Ah, ze French. They can ratchet up the tension from the get-go like nobody's business, and it is so elegant! "Ils" (2006) has one of the best opening sequences I've ever seen. A mom and daughter are driving at night and have car trouble: directors David Moreau and Xavier Palud take that simple premise and spin it into several minutes of increasingly exquisite agony. By the time the movie proper got under way, I was about to chew off my own arm. The main story, sadly, eventually loses the elegant simplicity manifested in the opener. But still it has some nice moments.
I knew almost nothing about "Ils" going in, only that it was supposed to be similar to the 2008 American movie "The Strangers" except a) without Liv Tyler, b) shorter and c) French. I haven't seen "The Strangers" due to my violent Liv Tyler allergy, but it sounded good. The premise of both involves a couple being terrorized at home by, well, strangers, for unknown reasons. (It's probably best to go into "Ils" not knowing more than that, so if you haven't seen it, beware spoilers ahead.)
Home-invasion stories are the scariest to me. You can haunt the school or the old department store or the mall all you want to, but come scratching around my bedroom window, where I'm most vulnerable, and brrr. The home-invasion premise also appeals to my sense of practicality: Do you know which windows of your house you can open? Where's your flashlight? What can you use as a weapon? Where are the entrances and exits?
Well, Clem and Lucas (Olivia Bonamy and Michael Cohen), a French couple living in a lonely fixer-upper in Romania, do not pass this test at all. They know where their front door is, and that's about it. The movie's a beautiful exercise in sustained tension, but the imbecility of these two -- particularly Lucas -- had me pretty turned off by about midway through. Creepy people steal Clem's car in the middle of the night; then the power and phones go out; then someone waves a flashlight through the window. What do Clem and Lucas do? Race upstairs and barricade themselves in their room, then decide Lucas should go down and "check" to see if anyone's inside. This just violates all common sense to me. Don't they want to just try and find out who these people are? Maybe they just want to take the TV and jewelry and leave? What happened to Clem's cellphone anyway? And how come these people seem to know the house better than Clem and Lucas do? They switch the power off, they beat Clem to the attic... Maybe it's all supposed to be a metaphor for how Clem and Lucas feel as expatriates, but I was too exasperated with them to analyze.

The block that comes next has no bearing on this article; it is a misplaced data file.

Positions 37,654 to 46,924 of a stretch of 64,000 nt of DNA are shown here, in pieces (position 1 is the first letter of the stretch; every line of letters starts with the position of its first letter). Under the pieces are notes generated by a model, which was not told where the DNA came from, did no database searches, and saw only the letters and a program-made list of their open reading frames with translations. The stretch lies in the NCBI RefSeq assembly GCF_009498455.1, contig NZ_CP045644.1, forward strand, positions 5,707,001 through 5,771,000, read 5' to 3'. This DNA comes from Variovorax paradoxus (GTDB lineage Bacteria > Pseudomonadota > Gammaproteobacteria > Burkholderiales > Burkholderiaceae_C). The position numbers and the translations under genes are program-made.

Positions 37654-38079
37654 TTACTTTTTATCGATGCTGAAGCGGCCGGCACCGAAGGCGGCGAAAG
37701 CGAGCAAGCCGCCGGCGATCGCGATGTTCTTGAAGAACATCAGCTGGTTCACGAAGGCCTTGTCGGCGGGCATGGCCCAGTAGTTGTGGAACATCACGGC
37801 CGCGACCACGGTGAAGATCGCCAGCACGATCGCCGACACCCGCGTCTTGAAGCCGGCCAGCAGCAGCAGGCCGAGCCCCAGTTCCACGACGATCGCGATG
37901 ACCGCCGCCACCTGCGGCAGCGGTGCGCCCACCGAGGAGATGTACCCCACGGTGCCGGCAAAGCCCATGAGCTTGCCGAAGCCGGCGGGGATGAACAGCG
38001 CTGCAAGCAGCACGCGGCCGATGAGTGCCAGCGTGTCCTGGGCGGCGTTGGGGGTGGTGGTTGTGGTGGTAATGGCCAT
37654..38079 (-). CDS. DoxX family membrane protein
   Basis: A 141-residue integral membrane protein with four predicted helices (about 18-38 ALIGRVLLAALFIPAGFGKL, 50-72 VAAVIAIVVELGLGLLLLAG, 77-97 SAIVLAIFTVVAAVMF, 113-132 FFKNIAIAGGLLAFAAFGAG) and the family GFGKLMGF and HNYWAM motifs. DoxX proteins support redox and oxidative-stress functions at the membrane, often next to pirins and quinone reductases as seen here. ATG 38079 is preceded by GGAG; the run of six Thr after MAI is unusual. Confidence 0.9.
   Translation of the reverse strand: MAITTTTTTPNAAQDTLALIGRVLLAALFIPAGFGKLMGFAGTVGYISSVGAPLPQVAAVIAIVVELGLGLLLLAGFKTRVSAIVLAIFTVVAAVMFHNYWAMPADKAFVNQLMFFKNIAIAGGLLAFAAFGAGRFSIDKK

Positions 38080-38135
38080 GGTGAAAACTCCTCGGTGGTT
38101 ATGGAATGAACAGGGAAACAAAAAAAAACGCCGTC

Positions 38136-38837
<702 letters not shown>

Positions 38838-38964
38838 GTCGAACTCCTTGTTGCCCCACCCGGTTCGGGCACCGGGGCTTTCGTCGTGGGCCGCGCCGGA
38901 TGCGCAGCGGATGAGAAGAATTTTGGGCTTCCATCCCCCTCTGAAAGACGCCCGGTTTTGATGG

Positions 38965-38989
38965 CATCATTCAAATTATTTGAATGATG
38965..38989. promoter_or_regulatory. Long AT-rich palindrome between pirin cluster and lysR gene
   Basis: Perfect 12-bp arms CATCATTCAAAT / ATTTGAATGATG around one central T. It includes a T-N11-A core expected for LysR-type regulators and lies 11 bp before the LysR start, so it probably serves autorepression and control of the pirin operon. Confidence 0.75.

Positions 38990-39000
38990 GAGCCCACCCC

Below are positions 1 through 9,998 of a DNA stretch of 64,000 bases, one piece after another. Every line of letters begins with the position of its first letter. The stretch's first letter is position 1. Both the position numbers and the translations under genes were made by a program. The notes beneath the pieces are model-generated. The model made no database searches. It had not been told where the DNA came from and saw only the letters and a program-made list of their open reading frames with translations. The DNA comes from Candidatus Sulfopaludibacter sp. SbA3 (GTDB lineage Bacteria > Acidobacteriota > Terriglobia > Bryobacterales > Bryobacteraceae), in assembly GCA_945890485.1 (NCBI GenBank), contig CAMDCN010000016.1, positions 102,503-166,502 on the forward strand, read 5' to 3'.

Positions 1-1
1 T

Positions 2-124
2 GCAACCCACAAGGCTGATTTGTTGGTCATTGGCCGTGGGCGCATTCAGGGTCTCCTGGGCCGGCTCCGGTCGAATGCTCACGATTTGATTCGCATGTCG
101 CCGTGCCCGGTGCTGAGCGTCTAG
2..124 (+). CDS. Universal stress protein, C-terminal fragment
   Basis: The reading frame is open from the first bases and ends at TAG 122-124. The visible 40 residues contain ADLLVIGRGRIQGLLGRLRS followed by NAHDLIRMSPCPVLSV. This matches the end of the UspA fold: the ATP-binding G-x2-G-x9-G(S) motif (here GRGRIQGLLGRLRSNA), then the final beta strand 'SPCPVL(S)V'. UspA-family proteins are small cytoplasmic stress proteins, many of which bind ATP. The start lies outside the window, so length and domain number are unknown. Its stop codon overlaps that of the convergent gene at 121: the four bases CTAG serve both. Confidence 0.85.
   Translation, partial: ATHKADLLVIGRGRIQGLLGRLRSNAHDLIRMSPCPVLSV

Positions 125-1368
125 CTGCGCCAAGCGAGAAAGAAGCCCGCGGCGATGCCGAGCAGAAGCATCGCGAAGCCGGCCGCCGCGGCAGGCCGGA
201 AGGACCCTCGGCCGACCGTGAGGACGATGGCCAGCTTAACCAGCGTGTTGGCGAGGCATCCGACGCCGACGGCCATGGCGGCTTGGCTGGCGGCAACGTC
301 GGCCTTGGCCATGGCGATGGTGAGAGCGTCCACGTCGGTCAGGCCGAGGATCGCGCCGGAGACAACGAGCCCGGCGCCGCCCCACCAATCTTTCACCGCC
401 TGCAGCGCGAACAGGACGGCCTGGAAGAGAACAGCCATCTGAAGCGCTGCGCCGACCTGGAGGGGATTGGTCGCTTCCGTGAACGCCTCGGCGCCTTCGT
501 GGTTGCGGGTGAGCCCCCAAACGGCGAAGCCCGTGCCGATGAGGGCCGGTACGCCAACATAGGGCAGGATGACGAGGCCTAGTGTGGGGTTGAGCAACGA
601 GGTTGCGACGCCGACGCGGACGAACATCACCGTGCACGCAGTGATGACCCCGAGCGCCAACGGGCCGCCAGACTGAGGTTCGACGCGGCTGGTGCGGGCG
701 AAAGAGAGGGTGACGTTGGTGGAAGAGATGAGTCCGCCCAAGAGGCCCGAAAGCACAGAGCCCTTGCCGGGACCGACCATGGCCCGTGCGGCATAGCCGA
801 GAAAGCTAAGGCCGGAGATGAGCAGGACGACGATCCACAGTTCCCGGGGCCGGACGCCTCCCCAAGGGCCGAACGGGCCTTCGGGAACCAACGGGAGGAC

(And why not go on the attack? Even if you don't have a gun, it's *your* house: you know where everything is. Grab a bottle of spray bathroom cleaner, jump out from behind a doorway and aim for the eyes! But no, these two decide to ditch the house -- and their poor dog, whose fate is unclear but probably unpleasant -- and run, Lucas' severe leg injury notwithstanding.)
Once the action moves outside, things devolve in terms of making sense. Everyone goes into the sewers for some reason, and there's a lot of mazelike running around.
Still, there are some spiffy effects along the way. Sound is used beautifully, with the attackers making a mysterious scrapey sound at the most unexpected moments. The house and sewers turn into a series of set pieces -- it reminds me a little of watching "Alien: Resurrection," which I remember as being just a bunch of baroque fight scenes in different cool settings -- but they're nice-looking set pieces. And I enjoyed some classic-film references: a massive old door bends under the pounding from an unseen force, a la "The Haunting"; a pursuit through the sewers ends at an unyielding grid, a la "The Third Man."
The final twist is fine, but not particularly shocking for the healthy misanthrope. People are pretty much the same at any age, if you ask me. Still, it's something an American-made movie would probably steer clear of. Viva la France!